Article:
| the conscious observer sees a macroscopic gauge that points to +1 >
| the conscious observer sees a macroscopic gauge that points to -1 >,
or alternatively
| the conscious observer reads the word VERTICAL on the computer screen>
|the conscious observer reads the word HORIZONTAL on the computer screen >.

We do not have any sensate experience of a situation where there are the potentialities of having read VERTICAL and of having read HORIZONTAL instead of a very precise actualization of one of these alternatives. We know very well that every time we watch one of the computers of the ensemble we read something definite and we do not end up in a state of mental confusion in which we have "potentially" read both expressions, leaving it ambiguous what we have actually seen.

This simple observation tells us that at a certain point between the level of microscopic events that are doubtlessly governed by the principle of superposition (microsystems show the effects of interference) and the level of the perception on the part of a conscious observer, the linearity has to be violated. Where do we locate this boundary? This is a crucial question for the theory, the problem that, as Bell says in the quotation given at the beginning of this chapter, makes it impossible for anyone to know exactly what the theory is saying about any specific situation.

Some qualifications are in order. When we speak of a precise boundary, nobody is pretending that there exists some perfectly defined criterion of demarcation that allows us to say that up to here quantum mechanics is valid; from this point on, the reduction of the wave packet takes over. By a "precise boundary" is meant that the theory ought to contain at least some parameter that defines a scale that in turn would permit us to evaluate when it is legitimate to use the linear equations, and when it is only an approximation to use them, and when it is just plain erroneous to use them. An example should clarify this idea. Let us consider Newtonian mechanics and the theory of relativity. In this case it is easy to identify a precise parameter: the universal constant that is so characteristic of the theory of relativity, namely, the speed of light. This serves extraordinarily well for defining the (limited) area of validity of classical mechanics. If a body has a velocity much less than the velocity of light, Newton's theory is appropriate, but as the velocity increases it becomes increasingly less precise and fails completely when it comes to describing bodies that travel at velocities nearing that of light. We then can ask ourselves: what parameter plays a role in quantum mechanics analogous to the speed of light in classical mechanics? The simple and clear answer is that nobody has as yet been able to find it. The foregoing arguments might seem to point toward the number of particles as a possible candidate, but that does not work: there are macroscopic systems that require a quantum treatment to be correctly described. Superconductors could be mentioned, which show typical "tunnel effects" involving a macroscopic number of constituents. But it must be emphasized that to account for the internal structural properties of even a simple macroscopic crystal, or the behavior of electronic chips, or the functioning of transistors, etc., a quantum treatment and the principle of superposition are indispensable.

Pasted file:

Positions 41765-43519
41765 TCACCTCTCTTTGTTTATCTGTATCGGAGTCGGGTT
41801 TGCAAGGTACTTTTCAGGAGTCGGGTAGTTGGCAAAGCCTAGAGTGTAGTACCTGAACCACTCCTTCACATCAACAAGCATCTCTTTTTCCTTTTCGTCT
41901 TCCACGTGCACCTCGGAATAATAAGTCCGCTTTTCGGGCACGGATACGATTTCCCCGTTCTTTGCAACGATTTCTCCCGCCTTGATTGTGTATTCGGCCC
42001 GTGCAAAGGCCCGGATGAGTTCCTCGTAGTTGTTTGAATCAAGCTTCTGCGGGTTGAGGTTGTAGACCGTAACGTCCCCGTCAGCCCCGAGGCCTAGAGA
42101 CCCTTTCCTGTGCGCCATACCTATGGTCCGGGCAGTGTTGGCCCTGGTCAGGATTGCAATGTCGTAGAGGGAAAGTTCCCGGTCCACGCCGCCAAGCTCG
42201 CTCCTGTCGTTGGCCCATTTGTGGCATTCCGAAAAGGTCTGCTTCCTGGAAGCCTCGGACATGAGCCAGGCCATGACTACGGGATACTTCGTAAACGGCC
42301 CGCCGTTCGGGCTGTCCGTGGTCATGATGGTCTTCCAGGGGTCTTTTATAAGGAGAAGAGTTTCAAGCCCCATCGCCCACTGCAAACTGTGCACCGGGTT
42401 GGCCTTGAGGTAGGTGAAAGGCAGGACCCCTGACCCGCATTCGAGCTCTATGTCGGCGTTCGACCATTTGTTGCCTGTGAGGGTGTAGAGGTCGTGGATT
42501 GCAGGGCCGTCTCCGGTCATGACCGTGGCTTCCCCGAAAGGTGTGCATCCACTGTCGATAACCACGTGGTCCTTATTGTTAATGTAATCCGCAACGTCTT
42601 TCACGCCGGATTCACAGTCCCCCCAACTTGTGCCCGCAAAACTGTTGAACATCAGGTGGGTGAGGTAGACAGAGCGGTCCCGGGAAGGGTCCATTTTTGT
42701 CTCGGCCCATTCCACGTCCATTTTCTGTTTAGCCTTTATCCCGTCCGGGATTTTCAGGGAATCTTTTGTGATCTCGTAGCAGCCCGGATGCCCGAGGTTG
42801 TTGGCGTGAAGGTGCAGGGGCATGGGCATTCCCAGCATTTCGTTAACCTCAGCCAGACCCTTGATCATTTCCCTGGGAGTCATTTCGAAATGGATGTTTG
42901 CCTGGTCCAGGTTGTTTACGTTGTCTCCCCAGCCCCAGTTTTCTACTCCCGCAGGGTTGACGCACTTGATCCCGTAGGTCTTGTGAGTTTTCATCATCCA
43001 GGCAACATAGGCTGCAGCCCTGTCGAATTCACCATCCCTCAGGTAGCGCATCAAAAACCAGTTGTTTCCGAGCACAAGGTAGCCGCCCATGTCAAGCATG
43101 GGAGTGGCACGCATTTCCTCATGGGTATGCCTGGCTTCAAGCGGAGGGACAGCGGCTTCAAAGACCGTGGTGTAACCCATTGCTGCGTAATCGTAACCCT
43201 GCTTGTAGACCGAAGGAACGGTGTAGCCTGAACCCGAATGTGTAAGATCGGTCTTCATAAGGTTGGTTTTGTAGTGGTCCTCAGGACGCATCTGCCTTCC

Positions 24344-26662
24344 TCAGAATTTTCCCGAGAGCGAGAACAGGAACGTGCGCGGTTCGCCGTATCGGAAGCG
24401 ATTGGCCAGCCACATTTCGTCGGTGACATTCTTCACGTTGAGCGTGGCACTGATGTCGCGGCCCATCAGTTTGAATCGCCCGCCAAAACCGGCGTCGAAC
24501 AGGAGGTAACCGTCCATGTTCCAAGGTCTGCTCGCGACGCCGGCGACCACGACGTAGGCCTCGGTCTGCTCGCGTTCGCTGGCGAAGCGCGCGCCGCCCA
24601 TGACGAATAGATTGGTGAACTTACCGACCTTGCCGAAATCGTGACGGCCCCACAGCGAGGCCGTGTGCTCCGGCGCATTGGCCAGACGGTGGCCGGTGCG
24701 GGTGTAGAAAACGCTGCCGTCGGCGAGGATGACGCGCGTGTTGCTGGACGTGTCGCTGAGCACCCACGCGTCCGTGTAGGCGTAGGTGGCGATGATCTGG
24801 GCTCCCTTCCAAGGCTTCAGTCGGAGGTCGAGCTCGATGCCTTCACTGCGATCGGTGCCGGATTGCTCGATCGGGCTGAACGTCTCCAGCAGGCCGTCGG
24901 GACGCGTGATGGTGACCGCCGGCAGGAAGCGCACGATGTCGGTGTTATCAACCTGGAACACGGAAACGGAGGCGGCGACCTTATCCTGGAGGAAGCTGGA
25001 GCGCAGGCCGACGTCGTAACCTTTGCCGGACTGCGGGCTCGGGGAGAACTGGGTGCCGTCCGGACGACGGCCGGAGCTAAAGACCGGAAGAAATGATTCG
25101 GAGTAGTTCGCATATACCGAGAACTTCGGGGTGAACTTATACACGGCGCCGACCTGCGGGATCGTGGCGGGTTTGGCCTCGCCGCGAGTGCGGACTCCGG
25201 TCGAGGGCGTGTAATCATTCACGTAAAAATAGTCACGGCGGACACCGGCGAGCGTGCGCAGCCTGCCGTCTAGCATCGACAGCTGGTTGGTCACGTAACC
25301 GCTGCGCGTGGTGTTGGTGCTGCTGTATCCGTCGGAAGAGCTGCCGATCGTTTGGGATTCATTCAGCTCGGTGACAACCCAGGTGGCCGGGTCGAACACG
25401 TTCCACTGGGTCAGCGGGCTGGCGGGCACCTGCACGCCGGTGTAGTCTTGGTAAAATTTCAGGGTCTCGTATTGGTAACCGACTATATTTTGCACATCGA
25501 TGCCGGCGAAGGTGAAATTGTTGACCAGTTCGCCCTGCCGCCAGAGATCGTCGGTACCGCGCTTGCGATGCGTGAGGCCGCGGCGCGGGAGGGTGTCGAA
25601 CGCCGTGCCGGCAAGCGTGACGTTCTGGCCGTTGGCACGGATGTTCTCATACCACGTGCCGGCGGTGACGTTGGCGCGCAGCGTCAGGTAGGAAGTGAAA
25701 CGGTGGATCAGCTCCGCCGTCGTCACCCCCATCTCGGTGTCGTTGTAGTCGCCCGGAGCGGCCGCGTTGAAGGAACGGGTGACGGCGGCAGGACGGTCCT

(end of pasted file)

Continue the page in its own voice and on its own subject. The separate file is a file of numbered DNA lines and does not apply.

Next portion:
I would like to conclude this section by underlining the essential role that the ambiguity about the "boundary" has played in the debate over the conceptual basis of the theory. I will then sum up the matter through reference to a stimulating picture drawn by John Bell for one of his last lectures: an image that has the advantage of going right to the core of the problem.

As regards the first point, it should be enough to recall the debate between Bohr and Einstein that we analyzed in detail in chapter 7. The reader may recall the escape strategy Bohr used to defend his position against Einstein's observations that a precise measurement of the state of a macroscopic object (see Figures 7.4 and 7.6) would lead to a violation of the uncertainty principle. Bohr's point consisted in asserting that it is only decisive that, in contrast to the proper measuring instruments [?], these bodies [i.e., moving diaphragms or pointers of an apparatus balance], together with the particles, would in such a case constitute the system to which the quantum mechanical formalism has to be applied. But what, in Bohr's view, would make the diaphragm or the pointer different from other systems used to determine the states of these objects—that is the real mystery. We have indicated that if Einstein had insisted on his requirement of attributing definite properties up to an appropriate point (of what we can call the von Neumann chain) he would have constrained Bohr to accept that the entire universe requires a quantum treatment. While discussing this debate previously, I referred in passing to the fact that the same von Neumann and Wigner were led to relocate the boundary between quantum and classical, between reversible and irreversible, at the act of perception on the part of a conscious observer. But it must be noted that even this last solution is not without ambiguity. In fact, the problem is simply transferred to the problem of defining precisely what is meant by a conscious observer, a concept the present state of our knowledge does not permit us to define in an unambiguous way.